Dr. Ellis Cheever, going on a nighttime news show to talk about the epidemic, recommends “social distancing” as a possible preventive measure. In a world where we now are so interconnected, how would that even be possible? Soderbergh is interested in making a point of our involuntary enmeshment with one another. You have a flu, you sneeze into your hand, and then you touch the subway rail. There’s a reason New Yorkers carry around Purell in their bags. After seeing Contagion, you will definitely think twice about reaching into a bowl of peanuts placed on the bar for all the patrons.
We are supposed to look on our fellow human beings with more kindness and tolerance now. How can that philosophy survive if “social distancing” becomes the norm? When the very act of touch is dangerous, you very well become like Mitch Imhoff, holed up in his house with his daughter and a stolen shotgun, not letting anyone come inside.
The storyline involving Jude Law is the least successful part of Contagion, a hiccup in the flow of relentless events. His egotistical assertion that “print media is dying” gets a laugh but seems out of place. Soderbergh has swiped at the Internet before, and here he uses Alan Krumweide’s panic-mongering as a message about the dangers of unfounded rumors and unofficial experts whipping their readers into a frenzy.
Krumweide’s blog is also a virus, you see. When it is passed on, it morphs, expands and explodes. Alan Krumweide is being followed by men in dark suits wearing ear-wires, giving the film a paranoid feel reminiscent of the great conspiracy movies of the 1970s, when institutions loomed as dark, omniscient forces, but it’s obvious that while Krumweide is onto something with the forsythia extract, and he was the first to make the connection between the man on the bus in Tokyo and the events unfurling in the United States, he’s meant to seem more like a crackpot than a purveyor of useful information. Perhaps that is the point, but it is a point Contagion makes clumsily and at painful length.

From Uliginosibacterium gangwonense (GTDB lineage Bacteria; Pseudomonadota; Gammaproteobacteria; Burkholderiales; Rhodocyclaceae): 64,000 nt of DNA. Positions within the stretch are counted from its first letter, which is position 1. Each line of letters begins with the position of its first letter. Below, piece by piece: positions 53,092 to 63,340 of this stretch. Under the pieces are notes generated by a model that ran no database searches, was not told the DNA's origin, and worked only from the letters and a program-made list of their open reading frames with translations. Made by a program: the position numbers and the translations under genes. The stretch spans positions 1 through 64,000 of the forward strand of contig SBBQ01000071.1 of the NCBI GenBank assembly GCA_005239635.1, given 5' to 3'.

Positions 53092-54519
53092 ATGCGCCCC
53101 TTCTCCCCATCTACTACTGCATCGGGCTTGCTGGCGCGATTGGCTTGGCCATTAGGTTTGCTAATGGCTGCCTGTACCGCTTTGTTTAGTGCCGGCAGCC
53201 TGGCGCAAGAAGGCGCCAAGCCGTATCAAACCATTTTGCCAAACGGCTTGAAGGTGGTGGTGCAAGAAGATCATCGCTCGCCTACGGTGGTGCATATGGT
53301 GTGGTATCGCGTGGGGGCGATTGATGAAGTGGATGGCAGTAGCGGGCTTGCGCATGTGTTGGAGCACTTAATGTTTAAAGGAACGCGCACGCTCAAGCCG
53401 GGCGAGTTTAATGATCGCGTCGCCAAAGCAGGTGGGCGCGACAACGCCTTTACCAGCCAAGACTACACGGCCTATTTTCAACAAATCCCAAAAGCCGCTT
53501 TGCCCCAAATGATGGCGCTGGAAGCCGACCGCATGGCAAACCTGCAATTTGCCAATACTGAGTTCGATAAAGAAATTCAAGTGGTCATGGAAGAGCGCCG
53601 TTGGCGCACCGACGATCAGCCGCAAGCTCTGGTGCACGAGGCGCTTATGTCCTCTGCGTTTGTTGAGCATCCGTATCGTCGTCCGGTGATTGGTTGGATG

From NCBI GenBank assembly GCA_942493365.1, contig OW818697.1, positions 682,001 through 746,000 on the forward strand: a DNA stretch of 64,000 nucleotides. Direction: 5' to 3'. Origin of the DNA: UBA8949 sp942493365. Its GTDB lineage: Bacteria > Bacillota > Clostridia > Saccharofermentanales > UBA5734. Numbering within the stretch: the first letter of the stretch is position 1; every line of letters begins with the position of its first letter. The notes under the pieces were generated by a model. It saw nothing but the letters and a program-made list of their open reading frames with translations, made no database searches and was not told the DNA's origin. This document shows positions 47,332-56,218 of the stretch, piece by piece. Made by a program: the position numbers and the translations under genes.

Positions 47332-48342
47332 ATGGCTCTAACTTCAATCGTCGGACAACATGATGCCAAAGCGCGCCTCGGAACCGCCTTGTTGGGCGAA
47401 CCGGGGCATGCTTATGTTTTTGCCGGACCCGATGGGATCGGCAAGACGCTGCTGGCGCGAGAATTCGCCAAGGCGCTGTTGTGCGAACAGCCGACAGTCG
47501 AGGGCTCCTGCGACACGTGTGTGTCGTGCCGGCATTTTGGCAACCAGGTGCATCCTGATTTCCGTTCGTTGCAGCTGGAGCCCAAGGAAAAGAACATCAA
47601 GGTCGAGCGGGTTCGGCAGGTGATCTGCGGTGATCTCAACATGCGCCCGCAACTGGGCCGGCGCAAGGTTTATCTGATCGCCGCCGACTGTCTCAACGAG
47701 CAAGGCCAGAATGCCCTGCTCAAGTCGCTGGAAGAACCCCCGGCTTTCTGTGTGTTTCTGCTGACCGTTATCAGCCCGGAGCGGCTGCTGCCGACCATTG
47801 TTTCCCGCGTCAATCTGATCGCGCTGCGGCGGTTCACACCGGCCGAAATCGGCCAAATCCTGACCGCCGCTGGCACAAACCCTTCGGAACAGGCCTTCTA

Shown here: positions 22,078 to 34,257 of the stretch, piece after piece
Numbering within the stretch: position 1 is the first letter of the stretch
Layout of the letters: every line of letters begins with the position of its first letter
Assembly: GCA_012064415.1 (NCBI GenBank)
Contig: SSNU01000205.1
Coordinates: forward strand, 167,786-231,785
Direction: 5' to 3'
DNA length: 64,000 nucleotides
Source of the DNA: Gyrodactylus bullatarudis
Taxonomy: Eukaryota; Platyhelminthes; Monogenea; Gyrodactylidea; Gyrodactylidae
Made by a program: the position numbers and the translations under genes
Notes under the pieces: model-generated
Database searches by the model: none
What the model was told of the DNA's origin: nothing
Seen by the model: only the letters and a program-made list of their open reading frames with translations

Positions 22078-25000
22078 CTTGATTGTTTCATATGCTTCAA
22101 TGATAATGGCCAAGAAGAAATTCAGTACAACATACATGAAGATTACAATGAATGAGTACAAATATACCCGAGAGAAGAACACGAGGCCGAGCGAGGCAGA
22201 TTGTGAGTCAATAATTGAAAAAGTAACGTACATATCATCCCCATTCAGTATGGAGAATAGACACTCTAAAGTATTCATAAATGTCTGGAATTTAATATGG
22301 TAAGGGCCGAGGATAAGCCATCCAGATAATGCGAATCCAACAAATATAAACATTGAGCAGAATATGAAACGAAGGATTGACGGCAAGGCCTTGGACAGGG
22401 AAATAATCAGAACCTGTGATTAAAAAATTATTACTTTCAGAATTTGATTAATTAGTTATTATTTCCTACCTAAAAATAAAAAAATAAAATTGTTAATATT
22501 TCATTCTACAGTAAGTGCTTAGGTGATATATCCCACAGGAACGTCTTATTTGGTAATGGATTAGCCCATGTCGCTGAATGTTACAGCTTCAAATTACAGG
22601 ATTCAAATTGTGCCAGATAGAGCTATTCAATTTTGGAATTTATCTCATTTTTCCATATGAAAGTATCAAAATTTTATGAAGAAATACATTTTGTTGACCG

Still, due to the layered and woven structure of the film, it’s not a fatal flaw. Any time we come back to Kate Winslet’s doctor setting up the quarantine tents in a giant armory, and lecturing the local health officials on what they need to be looking for, or Jennifer Ehle’s serious lit-up face behind her mask as she works over steaming vats of chilling viral cells, or Fishburne’s impassioned desire to not only get the epidemic under control but also help and save his own people, Contagion knows what it is about.
The shots of the Dan Ryan Expressway looping around Chicago totally empty except for a convoy of army trucks is terrifying. Urban areas are not meant to be empty and quiet, and to see them as such brings a vast feeling of hopelessness at our own vulnerability.
While Contagion may bring comparisons to Outbreak, the film about the dreaded Ebola virus, it reminded me more than anything of 1950s noir thriller The Killer That Stalked New York, a scary and effective story about a blonde dame who brings smallpox into the United States after a jewel-smuggling trip to Cuba.
The blonde is Patient One, the originator of an epidemic that throws an entire city into a frenzy.
Department of Health officials struggle to contain the outbreak, fighting with other government officials who want to contain the flow of information.
Filmed in a documentary style, the movie makes New York City itself seem like a living entity, a breathing human animal, busy going about its everyday business, while a threat looms over it, turning individuals into statistics with a cruel random sweep of the hand.
Contagion has the same relentless, clear-eyed power. It says, “This is probably how it would go. This is probably what it would be like.”
Try to remain calm.